Mac Forbes grew up in the Yarra Valley but set off to see the wine making world. Working in France, Italy, Australia, Portugal and Mount Mary in the Yarra. In 2004 when he returned home he was convinced that Australia was capable of making sub-regional and site specific wines and that, with a bit of hard work, the humble Yarra Valley could be making some amazing terroir driven wines. We don’t have the benefit of bored Cistercian monks, but we do have Mac.
In the search for perfect site expression Mac is not scared to push boundaries and experiment. Mostly he uses Pinot Noir to do a tour of Upper and Lower Yarra sub regions. What comes through is the diversity of styles within a concentrated area, also that Mac is a pretty darn good winemaker who is refining his craft and improving all the time.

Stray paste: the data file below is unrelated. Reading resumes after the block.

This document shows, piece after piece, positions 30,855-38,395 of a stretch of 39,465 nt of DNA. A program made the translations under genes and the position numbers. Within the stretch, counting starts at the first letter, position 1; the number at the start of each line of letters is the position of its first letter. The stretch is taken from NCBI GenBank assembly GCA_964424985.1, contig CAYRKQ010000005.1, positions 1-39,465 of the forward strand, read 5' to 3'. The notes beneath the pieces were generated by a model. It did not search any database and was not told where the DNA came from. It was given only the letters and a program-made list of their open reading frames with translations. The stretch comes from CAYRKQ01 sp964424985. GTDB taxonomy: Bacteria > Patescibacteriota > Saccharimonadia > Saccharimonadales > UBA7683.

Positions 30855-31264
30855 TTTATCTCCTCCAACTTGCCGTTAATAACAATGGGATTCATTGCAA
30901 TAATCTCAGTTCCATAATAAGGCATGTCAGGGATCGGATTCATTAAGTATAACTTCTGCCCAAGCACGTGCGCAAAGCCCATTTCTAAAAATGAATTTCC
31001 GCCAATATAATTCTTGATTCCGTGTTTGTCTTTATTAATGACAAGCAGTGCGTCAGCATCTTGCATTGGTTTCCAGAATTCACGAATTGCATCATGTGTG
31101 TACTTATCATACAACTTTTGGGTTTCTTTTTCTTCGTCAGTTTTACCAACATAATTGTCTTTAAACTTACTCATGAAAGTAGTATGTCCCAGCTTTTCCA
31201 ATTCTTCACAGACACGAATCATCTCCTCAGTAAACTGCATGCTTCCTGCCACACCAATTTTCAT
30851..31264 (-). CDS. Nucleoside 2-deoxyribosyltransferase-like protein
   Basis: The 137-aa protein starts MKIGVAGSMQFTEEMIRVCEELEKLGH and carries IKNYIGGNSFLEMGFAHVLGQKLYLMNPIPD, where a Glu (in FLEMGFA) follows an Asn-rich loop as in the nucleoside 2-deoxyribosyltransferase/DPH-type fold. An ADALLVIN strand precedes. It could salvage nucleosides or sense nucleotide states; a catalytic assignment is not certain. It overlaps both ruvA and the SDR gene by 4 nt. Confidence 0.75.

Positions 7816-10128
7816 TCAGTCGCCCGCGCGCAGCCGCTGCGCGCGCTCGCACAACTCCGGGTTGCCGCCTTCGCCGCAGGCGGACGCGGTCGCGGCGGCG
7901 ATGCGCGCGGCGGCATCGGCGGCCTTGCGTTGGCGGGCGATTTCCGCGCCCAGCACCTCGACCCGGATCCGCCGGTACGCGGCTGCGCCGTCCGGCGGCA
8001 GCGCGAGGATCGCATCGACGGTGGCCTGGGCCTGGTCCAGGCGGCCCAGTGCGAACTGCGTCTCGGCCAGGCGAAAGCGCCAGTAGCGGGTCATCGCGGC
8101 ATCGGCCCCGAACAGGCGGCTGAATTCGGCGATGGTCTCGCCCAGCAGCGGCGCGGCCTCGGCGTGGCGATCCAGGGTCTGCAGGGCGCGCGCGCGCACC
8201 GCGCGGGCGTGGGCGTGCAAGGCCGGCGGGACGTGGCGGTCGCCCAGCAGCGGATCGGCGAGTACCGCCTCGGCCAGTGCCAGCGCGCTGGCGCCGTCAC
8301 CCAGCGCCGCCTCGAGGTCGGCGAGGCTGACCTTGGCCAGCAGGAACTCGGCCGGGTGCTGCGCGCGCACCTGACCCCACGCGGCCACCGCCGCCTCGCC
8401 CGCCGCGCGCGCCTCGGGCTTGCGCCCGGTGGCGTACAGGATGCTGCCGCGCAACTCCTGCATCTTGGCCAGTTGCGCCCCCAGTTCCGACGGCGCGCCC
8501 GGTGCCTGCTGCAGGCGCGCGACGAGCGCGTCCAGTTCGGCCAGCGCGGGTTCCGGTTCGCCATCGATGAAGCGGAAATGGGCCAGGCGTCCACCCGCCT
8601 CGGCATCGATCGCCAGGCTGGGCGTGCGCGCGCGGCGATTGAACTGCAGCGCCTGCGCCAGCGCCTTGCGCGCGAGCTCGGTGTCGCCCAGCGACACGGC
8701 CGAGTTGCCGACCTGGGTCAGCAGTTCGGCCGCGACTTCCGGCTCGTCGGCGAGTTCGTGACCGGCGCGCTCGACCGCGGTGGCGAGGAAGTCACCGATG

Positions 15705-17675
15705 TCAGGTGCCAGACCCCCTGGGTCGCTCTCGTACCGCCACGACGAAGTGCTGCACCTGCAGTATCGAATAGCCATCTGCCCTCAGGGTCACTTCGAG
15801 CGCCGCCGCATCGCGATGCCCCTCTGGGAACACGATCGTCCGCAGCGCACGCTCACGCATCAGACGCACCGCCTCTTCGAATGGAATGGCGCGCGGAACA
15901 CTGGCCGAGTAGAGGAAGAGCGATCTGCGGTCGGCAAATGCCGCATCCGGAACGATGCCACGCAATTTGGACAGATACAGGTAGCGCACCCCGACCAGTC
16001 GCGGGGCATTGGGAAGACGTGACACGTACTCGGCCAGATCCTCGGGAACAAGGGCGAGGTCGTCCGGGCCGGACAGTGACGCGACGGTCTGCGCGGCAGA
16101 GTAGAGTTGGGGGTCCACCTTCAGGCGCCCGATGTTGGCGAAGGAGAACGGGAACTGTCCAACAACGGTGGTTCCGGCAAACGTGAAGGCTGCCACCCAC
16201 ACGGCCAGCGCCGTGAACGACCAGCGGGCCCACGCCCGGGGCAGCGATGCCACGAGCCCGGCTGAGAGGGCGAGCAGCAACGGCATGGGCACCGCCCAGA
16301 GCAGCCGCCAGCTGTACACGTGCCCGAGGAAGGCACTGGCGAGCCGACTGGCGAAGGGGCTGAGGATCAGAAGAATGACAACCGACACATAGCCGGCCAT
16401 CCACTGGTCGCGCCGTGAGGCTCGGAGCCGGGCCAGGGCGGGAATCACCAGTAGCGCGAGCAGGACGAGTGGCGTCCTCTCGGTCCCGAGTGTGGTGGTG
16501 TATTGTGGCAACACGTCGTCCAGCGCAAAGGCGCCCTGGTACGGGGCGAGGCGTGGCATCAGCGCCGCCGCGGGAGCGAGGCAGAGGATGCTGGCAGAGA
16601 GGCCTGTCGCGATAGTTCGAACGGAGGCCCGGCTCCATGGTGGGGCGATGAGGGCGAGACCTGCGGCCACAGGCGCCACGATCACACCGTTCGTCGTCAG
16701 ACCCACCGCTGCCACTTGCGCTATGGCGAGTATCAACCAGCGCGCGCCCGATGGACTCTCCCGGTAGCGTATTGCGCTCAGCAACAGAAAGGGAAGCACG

Ruby in colour. Earthy, silt, chocolate, meaty and dense with a hint of stems. There is sweet red fruits and perfume on the powerful, silky and long palate. This is probably the most impressive wine of the line up but the one that needs the most time. Lots of time.
A region that is just too big to generalise about. The difference between Upper and Lower Yarra can be the ability to ripen some grapes or not. Great wines are made in the Yarra but it is best to know the producers.
This is the most elusive grape. It is relatively early ripening and extremely sensitive to terroir. Its perfect place on earth is the Cote d’Or in Burgundy. So haunting are great red Burgundy’s charms that growers everywhere try to emulate them. Pinot Noir is not just a one trick pony, it can make great reds, rosé, sparkling and even sweet wines, whites on occasion and I’ve tasted a decent fortified Pinot Noir too.